Fellow Seattle-based entrepreneur/venture capitalist, Nick Hanauer, has been been poking the hornets nest of 1%ers recently with a Bloomberg Op-Ed he authored which argues that we capitalists are not job creators, our customers are. If Nick had singled out high-finance types, well, okay, those guys are everyone’s somewhat-deserved favorite target. But Nick couldn’t be talking about me, a founder a several companies including Expedia and Zillow, that now employ thousands of people, could he?
Turns out Nick’s office is 2 floors below mine in the “WaMu” (remember them?) building in Seattle, so I elevatored down and knocked on his door to find out more. Nick has a commodious, comfortable office, complete with his stress-relieving guitar that he is teaching himself to play guided by instructional videos he finds on YouTube, but when he gets wound up, his office can feel quite small. [Arms waving, high volume] “Rich, you do everything you can to avoid having to hire people at Zillow. Why? Because it’s good business. The only reason you hire people is because you have 25 million users and thousands of advertiser customers who demand that you give them attention. Your customers are responsible for the jobs at Zillow, not you.” Hmmm
Turns out another reason Nick’s office was feeling crowded was due to the stacks of this cute little book piled up all around called The Gardens of Democracy. He grabbed one, immodestly autographed it (he is co-author with Eric Liu), and handed it to me. “Read this and you’ll understand.” This book packs a powerful punch and it is perfect stocking stuffer size. There are simple, logical themes that I might have heard from my grandfather, including: True self interest is mutual interest; Society becomes how you behave; We reap what we sow. But the theme that resonated most with me, and the one he expanded on for the Bloomberg piece is We’re all better off when we’re all better off. We cannot have shrinking middle class with declining real income while the top 1% leaps ahead, and expect to have a healthy, sustainable economy (which Nick and Eric liken to a garden rather than a machine.) Worse, our Zillow Home Value Index, which measures the median Zestimate valuation for all houses in the US has dropped 24% from its peak in 2007, taking what was once the most valuable asset for most Americans and turning into a liability. Zillow’s Chief Economist recently published a report saying that 28.6% of all homes are now “underwater” (the Zestimate is lower than the outstanding mortgage).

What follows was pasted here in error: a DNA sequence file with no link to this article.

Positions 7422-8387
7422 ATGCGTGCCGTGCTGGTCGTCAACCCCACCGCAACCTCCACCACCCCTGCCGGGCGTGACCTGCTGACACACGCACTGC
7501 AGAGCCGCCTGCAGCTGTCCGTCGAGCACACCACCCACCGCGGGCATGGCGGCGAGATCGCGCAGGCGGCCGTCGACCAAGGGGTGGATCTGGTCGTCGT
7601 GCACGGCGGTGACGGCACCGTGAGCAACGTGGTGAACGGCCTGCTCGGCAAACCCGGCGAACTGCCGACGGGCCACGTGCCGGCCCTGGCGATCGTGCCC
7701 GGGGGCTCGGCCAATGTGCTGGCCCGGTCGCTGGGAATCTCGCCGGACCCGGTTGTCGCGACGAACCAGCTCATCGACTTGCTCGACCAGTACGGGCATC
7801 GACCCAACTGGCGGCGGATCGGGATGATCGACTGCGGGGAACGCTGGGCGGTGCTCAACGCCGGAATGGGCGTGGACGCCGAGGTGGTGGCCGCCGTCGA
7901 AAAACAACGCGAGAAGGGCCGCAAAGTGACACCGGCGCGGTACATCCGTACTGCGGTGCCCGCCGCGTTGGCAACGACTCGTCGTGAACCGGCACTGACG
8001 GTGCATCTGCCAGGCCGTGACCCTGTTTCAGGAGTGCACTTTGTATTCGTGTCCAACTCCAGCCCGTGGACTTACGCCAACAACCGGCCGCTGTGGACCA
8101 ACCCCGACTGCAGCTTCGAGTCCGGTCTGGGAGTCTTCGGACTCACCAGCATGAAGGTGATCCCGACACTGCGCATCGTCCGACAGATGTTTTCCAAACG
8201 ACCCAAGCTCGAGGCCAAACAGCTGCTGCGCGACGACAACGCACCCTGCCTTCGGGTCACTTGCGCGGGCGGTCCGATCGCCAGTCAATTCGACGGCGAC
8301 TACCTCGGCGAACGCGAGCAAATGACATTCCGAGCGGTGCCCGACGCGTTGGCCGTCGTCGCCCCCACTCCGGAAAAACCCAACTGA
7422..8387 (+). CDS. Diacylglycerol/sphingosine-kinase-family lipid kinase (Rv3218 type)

So, it’s pretty easy to agree that we have a problem here. It’s harder to decide what to do about it. Nick argues in his Op-Ed and in his book that increasing taxes on the wealthy to the normal levels that we observed for most of the 20th century, putting more money in the hands of the middle class so that they buy goods and services which, in turn, force capitalists to hire more people, further stimulating the economy, and so on, is obvious. The mortgage interest tax deduction, which heavily favors the wealthy, like so many of the myriad tax deductions and loopholes in our current system, is one place “close to home” that we could start. I’d happily give up my mortgage deduction if it meant a direct benefit to the millions of homeowners who are panicking underwater right now. This move would stimulate the real estate market, the root cause of so many of our current ills. This logic may sound self-serving, given my ownership stake in Zillow, but, of course, that is Nick’s point exactly... We’re all better off when we’re all better off.